After all, we know that arguments can change opinion and since opinion determines one’s interest, it ultimately drives motivation for the egoist. Therefore, the idealist will say that since your interest drives your actions, you have a moral responsibility to shape your interest such that your actions are more moral. E.g. if you believe in not tipping, it is your responsibility to change your belief first and foremost. After altering it, it will be in your interest to tip (because you will be following your belief system).

One could object by highlighting that a person can only change their interest if it is already in their interest to do so (since shaping your interest is an action too). E.g. most bad-tippers have no interest in changing their view. I would respond by saying that it is in this case the responsibility of those more open-minded to convince traditionalists to adopt their view. An essential part of human nature is sociability, which means that people care about their place in a society. When placing a traditionalist in a progressive society, they are bound to adapt and change their ways. So, convincing people of progressive interest is possible and by idealism should be strived towards. E.g. you need not convince a bad-tipper that they should tip. You only need to convince them to think about their beliefs and change it where appropriate. Because if you’re willing to change your beliefs, you at least have the ability to improve, even if your beliefs are horrible.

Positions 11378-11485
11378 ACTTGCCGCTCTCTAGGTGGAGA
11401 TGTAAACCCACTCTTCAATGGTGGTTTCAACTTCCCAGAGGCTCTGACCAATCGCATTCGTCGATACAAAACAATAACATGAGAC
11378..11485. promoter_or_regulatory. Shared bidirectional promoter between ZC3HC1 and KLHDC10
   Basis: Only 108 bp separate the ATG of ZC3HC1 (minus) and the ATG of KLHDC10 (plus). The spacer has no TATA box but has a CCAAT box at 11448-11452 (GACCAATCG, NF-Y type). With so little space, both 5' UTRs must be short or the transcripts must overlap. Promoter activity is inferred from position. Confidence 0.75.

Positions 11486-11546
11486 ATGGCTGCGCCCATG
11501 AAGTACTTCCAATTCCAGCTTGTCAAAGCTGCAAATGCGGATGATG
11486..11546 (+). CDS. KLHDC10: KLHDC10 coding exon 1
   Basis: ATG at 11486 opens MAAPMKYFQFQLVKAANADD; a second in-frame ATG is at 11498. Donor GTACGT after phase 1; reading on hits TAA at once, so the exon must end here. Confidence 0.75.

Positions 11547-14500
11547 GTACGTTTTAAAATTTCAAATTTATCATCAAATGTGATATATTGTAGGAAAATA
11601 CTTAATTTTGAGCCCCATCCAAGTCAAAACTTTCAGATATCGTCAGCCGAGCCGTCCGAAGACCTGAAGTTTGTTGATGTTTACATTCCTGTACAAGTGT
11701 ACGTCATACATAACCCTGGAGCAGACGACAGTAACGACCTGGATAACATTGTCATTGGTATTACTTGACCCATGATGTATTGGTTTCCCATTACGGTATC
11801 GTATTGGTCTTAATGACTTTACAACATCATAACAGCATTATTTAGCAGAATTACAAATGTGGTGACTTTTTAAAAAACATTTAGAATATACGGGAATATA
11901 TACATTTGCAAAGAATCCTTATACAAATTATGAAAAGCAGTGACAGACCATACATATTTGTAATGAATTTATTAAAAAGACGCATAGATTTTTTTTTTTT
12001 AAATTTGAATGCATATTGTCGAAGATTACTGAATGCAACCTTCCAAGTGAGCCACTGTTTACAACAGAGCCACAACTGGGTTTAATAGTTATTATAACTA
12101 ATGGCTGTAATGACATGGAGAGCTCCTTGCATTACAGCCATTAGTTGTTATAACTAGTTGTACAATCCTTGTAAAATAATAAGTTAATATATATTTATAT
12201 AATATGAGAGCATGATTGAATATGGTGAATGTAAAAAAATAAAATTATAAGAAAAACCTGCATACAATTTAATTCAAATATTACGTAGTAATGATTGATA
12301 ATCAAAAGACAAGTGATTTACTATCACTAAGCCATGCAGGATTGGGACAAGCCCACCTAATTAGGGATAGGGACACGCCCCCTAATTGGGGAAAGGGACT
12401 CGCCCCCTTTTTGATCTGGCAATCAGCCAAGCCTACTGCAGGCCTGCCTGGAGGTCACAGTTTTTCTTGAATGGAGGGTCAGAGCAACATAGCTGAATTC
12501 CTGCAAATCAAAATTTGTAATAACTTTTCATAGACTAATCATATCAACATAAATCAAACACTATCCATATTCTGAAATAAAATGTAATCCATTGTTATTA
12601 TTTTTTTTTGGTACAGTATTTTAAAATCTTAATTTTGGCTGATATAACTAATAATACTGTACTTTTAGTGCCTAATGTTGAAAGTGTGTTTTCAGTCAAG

Therefore, the moral philosopher is justified in prescribing normative ethics even if there are some that are will initially reject it and others that will accept it, but initially not act it.

Reframing free will

For sake of steel-manning, let us assume that ought implies can and that psychological egoism is a problem for ethics because people cannot but act in self-interest. I think one can still overcome the challenge by arguing that psychological egoism is the same as free will. Psychological egoism says that when a person makes a decision, she will choose the option which is in her interest, i.e. she will do what she wants. So, if you always do what you want (act in self-interest), in what sense are you not free? One might say that a truly free agent could in principle act in a manner that is completely against their interest in every way. But why would one do that? Certainly, a free agent is free because she can act in her interest. The “restriction” of egoism is not really a restriction, because it does not inhibit your ability to do human things. In fact, acting completely in your disinterest seems closer to slavery than egoism does. So being able to act against your interest will not add to your freedom but subtract from it.

The metaphysicist might say that determinism throws a spanner in the works of free will, and that is an argument with merit, but as far as moral philosophy is concerned, psychological egoism itself poses no threat. Acting in self-interest is necessarily part of making a decision and so, that consideration intrinsically has no effect on moral agency. All psychological egoism does is partially explain how people decide, which should be as uninteresting to a moral philosopher as the chemical makeup of manure is to a dung beetle.

Computer Science and Philosophy double-major student. Interested in getting to grips with the problems of the universe.